Margin

Margin is the life of a trader.  If a trader does not have enough margin, then he cannot open a trade.  Furthermore, if a trader has an open position moving against him, he may eventually not have enough money to act as margin, which means his account would suffer a “margin call.”

Margin is the amount of money required to open a leveraged position.  For example, if Broker ABC offers 50:1 leverage, and Bob the Forex Trader wants to open a position of $100,000, then Bob has to put up $2,000 of margin.  If Bob’s trade begins to move against him to the point where his account equity becomes less than $2,000, Bob will suffer a “margin call,” which basically means that his broker will call for more margin if Bob wants to keep the position open.

Equity

Everyone knows that one of the leading causes of business failure is a lack of initial capital, and trading is no different.  If a trader opens an account with a few thousand bucks and trades heavily leveraged positions, his chances of success are nominal.

Equity is essential to trading success.  The question many new traders have is, how much money do I need to open an account?  Well, the answer to that question is different for everyone, and it largely depends on what your goals are.  If you simply want to get some trading experience, but still have a full-time job, then a person can open an account with a few thousand bucks.  However, if you are trying to generate enough capital gains to sustain a living, then the initial account balance should be much, much higher.

Leverage, Margin, and Account Equity are three essential aspects of fx trading that every trader must be familiar with.

Check out our intensive investment banking, private equity, and sales & trading courses!  The discount code Merger34299 will be activated until April 15, 2011. Feel free to e-mail thomas.r[at]leverageacademy.com with questions.


Oil Should Spike Higher Following Saudi Riots and Nigerian Elections in April – Report Attached

Thursday, March 10th, 2011

The following special report on oil (LA Blog Only, leverageacademy.com/blog) discusses the oil market, providing reasons to be bullish  on the commodity given unrest in the Middle East, Nigerian elections in April, and rising domestic consumption in oil producing countries, including Venezuela, Nigeria, and Iran.  According to the article, the rise of oil prices could easily cause the next recession.   In 2010, soft commodities outperformed energy, but that will certainly change given the political headwinds abroad and continued monetary easing in the developed world.  Therefore, the Bernanke “Put,” combined with political unrest will be to blame for continued sharp price increases in the energy commodity sector.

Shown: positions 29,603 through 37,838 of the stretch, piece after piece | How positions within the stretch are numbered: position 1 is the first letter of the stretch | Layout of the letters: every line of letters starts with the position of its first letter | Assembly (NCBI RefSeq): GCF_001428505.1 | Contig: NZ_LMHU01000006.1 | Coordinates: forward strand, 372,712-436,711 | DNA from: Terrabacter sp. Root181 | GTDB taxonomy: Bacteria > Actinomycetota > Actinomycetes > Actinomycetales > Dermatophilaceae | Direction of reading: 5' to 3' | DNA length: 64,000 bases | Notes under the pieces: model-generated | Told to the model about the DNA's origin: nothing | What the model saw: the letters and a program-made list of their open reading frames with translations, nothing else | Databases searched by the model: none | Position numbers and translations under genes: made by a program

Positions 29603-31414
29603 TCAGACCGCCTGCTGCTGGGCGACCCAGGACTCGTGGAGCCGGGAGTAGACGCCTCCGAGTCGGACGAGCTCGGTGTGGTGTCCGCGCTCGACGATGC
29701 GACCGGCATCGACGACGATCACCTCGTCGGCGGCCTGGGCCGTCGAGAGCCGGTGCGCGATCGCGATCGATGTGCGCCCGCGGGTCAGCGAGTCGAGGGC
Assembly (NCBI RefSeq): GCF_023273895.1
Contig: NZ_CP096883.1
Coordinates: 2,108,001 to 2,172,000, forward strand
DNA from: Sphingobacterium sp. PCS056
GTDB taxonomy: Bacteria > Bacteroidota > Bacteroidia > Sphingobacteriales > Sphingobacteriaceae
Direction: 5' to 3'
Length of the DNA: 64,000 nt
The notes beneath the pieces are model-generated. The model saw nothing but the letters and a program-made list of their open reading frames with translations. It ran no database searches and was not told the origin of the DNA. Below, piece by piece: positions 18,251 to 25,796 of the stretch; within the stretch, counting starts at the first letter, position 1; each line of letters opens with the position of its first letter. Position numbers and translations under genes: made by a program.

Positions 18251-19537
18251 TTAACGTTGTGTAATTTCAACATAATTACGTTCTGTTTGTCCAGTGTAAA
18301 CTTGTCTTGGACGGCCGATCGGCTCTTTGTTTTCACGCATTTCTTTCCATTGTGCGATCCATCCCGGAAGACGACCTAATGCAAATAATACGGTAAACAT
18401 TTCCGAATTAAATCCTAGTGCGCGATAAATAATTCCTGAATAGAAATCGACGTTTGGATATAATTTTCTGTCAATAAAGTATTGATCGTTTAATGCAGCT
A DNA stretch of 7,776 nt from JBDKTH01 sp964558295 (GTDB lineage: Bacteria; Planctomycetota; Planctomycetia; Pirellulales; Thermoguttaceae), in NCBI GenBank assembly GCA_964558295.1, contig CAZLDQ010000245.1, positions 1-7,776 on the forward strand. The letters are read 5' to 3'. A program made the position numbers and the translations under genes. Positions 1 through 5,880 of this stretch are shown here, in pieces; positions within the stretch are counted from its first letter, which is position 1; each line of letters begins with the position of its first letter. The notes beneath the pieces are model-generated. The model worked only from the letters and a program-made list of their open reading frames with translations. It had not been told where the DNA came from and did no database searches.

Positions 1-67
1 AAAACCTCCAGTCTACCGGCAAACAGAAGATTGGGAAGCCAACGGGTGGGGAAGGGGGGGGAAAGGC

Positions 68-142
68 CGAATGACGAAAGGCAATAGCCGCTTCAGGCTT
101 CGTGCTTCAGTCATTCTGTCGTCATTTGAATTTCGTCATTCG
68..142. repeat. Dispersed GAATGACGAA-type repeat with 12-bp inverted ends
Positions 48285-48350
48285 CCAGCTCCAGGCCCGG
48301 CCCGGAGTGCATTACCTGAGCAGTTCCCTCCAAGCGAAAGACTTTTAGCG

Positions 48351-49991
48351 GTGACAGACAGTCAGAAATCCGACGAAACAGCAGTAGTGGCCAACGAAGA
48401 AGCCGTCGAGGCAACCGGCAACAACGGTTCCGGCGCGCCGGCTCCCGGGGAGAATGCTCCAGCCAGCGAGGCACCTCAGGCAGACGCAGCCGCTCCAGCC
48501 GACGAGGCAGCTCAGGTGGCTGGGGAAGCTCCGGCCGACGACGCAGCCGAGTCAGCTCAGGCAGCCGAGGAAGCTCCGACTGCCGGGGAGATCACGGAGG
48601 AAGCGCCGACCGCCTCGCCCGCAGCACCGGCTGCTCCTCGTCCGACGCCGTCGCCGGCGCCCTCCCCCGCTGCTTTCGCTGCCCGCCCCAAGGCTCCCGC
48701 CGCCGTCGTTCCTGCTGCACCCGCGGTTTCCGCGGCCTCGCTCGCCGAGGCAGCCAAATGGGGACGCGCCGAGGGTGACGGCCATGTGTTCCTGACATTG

Emerging market demand, especially in China, which now consumes nearly 10mm barrels of oil per day, will also be driving the demand side of the equation.  Money supply in China was also up 19.7% in 2010, because of the rapid credit growth the country has experienced over the past 2 years.

On the supply side, Middle Eastern youth continue to riot, causing political unrest across the globe.  In Egypt, Libya, Morocco, Saudi Arabia, Tunisia, and Bahrain, youth unemployment is over 20%, which is a severe concern, given the oil wealth of these nations.  The Iran crisis could also re-emerge as the country continues to develop nuclear weapons.  As Iran is mostly Shiite, it poses a great threat to its Sunni neighbors, including Saudi Arabia.  Major risks in the area include that the Straights of Hormuz and Malacca could be blocked in the Middle East if major riots break out.  These two passages account for 32 million barrels of crude transport per day.  The Straight of Hormuz alone carries 33% of oil transport by sea.  Furthermore, one should question how much Saudi Arabia can increase supply, as the country overstated its oil reserves by nearly 300 billion gallons in 2010.  Even if it does increase supply, how will this supply be transported to the West if passages are blocked?

There has not been one year in recent history where Nigerian elections have not posed a threat to the country’s oil supply.  Elections are often bloody, and there is no reason for the upcoming 2011 elections being held in April to be different.

To make things worse, the IEA increased its oil demand forecast by 1.6%.

On December 6th, Brent futures were traded in backwardation for the first time in two years, which means that futures with shorter maturities are more expensive than those with longer maturities (similar to an inverse yield curve).  Backwardation occurs in tight markets, whereas contango occurs when there is oversupply.

What will be the effect of these changes in the oil supply/demand equation?  Well, an increase in oil price tends to affect the economy with a time lag of at least 4-6 months.  An increase an oil price of $10 would cause GDP to fall by 25 bps and S&P earnings to fall by $3.00.

According to the IEA, 4.1% of GDP was spent on oil consumption in 2010.  A sustained price above $100 would mean that the percentage would increase to 5%.  Oil at $120 would mean a percentage increase to 6%, which would be devastating.

Special Report Oil March 2011

Check out our intensive investment banking, private equity, and sales & trading courses!  The discount code Merger34299 will be activated until April 15, 2011. Questions? Feel free to e-mail thomas.r[at]leverageacademy.com with your inquiries or call our corporate line.